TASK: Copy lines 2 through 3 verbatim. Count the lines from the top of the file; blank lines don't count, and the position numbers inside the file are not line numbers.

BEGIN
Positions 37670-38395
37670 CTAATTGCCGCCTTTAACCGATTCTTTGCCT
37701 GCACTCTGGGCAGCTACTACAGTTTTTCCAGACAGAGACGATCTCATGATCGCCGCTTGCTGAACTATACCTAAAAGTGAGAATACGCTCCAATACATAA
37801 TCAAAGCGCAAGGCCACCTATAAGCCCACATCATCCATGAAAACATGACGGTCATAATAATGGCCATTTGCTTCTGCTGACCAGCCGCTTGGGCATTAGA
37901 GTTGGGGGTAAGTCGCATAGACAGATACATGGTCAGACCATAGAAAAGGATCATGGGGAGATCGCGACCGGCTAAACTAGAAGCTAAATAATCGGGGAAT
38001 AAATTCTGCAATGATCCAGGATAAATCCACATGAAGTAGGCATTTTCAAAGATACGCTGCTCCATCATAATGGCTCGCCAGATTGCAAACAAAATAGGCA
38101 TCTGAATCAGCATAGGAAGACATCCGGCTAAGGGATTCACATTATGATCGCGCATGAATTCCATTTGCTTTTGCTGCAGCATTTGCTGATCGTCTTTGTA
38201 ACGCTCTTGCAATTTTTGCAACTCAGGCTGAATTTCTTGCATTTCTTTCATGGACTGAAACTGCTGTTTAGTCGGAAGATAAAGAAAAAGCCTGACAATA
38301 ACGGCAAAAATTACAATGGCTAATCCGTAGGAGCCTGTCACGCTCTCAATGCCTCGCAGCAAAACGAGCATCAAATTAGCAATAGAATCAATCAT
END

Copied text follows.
37670 CTAATTGCCGCCTTTAACCGATTCTTTGCCT
37701 GCACTCTGGGCAGCTACTACAGTTTTTCCAGACAGAGACGATCTCATGATCGCCGCTTGCTGAACTATACCTAAAAGTGAGAATACGCTCCAATACATAA